How can I help my dog with arthritis?
Original Question: We have an 8-year-old black lab, a true beauty and is extremely active, has a healthy appetite, etc. Recently she started hobbling around and keeping the left hind paw off the floor. She was checked out by a vet and was given fish oil/glucosamine and an anti-inflammatory. She has finished all of the supplements but still seems to hobble now and again. She was deemed very healthy by the vet with the exception of arthritis as she will walk a little then lift her paw. She hates our floors so we put down mats so she’s comfortable walking. I'm wondering what to do next. She’s so active and we are trying to keep her leashed but we don't want to continue with the anti-inflammatory because it might be hard on her stomach. What are your thoughts? We were worried about hip dysplasia but that doesn't seem to be a concern according to the vet. Should we try a cortisone injection? Any advice you can provide would be very much appreciated. We just want our baby back to normal self and more importantly not in pain. - Christa
This is a really common problem.
The first thing I’d like to say is that when I get a question like this, I can’t just automatically assume that the diagnosis is correct. It sounds as though a physical exam was the only test performed, which is fine, but without X-rays, we truly don’t know what the diagnosis is. The other thing you mentioned in your question is that the paw is the problem and most owners will say this when it has to do with the leg. When it’s the paw that truly hurts, most dogs will lick and bite at it. If they are not licking and biting at the paw, then the problem is usually with a joint higher up on the leg. So my first recommendation is to perform x-rays to confirm the diagnosis. I also want caution you about another common problem in the hind legs of dogs that can cause lameness and that is is an anterior cruciate ligament rupture. Please make sure your veterinarian performs something called a drawer test to assess the integrity of that ligament.
So now let’s assume the diagnosis is arthritis. There are some very critical things you can do to control or improve canine osteoarthritis. You can use medications that are traditional anti-inflammatory but I do review other ones in the article that are healthier and may have great benefits, such as polysulfated glycosaminoglycans for dogs. You can also use painkillers to help alleviate some of the symptoms and discomfort that your dog is experiencing.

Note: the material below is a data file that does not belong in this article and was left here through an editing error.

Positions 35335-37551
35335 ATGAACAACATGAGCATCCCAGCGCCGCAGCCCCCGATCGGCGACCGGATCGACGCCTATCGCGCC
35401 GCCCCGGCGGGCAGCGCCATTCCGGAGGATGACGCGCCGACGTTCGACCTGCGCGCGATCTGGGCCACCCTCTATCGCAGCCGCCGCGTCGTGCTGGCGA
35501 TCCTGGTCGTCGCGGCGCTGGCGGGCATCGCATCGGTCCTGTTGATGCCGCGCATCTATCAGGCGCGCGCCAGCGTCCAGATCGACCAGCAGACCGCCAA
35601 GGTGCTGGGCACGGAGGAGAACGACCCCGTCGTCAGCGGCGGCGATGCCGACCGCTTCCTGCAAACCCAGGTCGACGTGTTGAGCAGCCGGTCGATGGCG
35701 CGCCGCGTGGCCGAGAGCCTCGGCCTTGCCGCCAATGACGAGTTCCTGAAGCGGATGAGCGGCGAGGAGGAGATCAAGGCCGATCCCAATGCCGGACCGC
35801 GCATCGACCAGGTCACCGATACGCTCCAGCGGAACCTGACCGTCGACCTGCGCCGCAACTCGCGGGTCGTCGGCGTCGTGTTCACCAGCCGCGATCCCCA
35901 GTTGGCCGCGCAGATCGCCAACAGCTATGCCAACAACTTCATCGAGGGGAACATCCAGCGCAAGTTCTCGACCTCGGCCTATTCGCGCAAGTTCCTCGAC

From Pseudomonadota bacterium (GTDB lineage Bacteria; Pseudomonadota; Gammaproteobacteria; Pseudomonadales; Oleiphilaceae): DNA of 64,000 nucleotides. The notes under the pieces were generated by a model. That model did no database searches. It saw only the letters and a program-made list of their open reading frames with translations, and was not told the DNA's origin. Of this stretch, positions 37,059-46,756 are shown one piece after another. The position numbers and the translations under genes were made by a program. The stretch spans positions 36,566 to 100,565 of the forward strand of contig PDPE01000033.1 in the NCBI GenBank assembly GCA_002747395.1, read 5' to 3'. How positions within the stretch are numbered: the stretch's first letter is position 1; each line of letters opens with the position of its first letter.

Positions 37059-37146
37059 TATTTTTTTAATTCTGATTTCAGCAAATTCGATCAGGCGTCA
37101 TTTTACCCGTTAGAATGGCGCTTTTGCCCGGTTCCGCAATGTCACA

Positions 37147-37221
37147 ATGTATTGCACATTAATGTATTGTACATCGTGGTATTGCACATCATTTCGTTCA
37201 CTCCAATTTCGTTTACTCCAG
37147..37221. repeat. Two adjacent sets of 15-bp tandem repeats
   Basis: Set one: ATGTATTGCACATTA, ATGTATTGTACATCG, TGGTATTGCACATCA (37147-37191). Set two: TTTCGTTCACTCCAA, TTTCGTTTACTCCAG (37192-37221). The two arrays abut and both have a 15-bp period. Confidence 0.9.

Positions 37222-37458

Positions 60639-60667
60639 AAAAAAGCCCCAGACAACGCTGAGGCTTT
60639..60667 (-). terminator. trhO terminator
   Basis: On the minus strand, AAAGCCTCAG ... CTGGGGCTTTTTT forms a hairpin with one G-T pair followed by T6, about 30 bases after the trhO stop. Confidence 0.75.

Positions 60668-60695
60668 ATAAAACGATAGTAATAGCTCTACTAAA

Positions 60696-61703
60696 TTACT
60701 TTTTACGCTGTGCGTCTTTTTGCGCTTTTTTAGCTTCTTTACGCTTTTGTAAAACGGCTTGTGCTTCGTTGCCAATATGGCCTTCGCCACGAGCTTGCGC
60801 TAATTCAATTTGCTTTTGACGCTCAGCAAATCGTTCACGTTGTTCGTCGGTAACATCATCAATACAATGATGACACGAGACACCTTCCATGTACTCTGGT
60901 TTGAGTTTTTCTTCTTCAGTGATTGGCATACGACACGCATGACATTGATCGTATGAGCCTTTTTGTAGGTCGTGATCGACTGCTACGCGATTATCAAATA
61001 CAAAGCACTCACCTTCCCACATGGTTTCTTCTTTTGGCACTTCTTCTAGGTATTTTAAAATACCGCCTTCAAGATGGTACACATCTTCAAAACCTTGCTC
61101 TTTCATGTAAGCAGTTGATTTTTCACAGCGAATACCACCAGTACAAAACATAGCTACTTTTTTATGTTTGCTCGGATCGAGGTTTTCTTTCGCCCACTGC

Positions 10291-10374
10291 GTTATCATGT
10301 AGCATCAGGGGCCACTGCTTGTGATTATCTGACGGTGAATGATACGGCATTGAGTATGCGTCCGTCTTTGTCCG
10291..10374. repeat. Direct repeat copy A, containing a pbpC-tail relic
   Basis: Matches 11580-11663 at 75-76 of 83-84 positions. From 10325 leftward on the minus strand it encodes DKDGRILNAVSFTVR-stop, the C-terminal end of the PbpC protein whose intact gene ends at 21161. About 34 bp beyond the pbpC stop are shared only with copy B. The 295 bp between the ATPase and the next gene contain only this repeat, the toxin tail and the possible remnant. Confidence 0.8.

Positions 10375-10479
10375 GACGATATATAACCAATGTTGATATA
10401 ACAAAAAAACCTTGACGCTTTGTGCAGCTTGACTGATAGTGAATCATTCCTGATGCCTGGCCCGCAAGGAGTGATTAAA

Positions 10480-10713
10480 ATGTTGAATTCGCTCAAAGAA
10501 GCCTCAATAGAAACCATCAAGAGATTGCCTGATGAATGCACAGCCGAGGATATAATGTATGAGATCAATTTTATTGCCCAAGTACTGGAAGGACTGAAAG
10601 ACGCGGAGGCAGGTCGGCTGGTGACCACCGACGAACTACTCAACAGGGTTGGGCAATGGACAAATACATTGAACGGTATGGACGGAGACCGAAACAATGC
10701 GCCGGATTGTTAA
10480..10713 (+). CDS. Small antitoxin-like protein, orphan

In the article, I also discuss obesity control. This is one of the most important features for preventing arthritis and reducing its progression. Over 50% of dogs are overweight and this really contributes to arthritis. I’ve actually seen cases where dogs with arthritis have been removed from anti-inflammatory therapy once they’ve achieved a healthy weight.
If you want to do a level of exercise that does not cause pain or a flare-up of arthritis you’ll have to experiment by doing different levels of exercise consistently for a week or two and analyse the response. For example, you could leash walk your dog for 10 minutes twice a day for two weeks and monitor how much lameness that creates. If there are no symptoms, then you could increase the duration, frequency and intensity of the exercise to a small degree and reassess after another two weeks.
Glucosamines for pets are a great supplement to use as well. The research is largely anecdotal but many clients have noticed an improvement with their dog’s arthritis when they’re used. There are all sorts of different glucosamines so see if you could come up with the correct dose for your dog based on the instructions I’ve outlined in my article on this website or consult with your veterinarian.
Lastly, I want to mention a very important concept, arthritis is progressive. Waves of inflammation that occur in a joint will slowly break that joint down. It’s called degenerative joint disease. So what I always tell clients is that if you see your dog limping, then that means there is pain in the joints, inflammation, and that the joints have been damaged. Any lameness means that you’re contributing to degenerative joint disease. Please consult with your veterinarian about developing a good plan of action.
Thanks for your question and good luck.
Dr. Clayton Greenway
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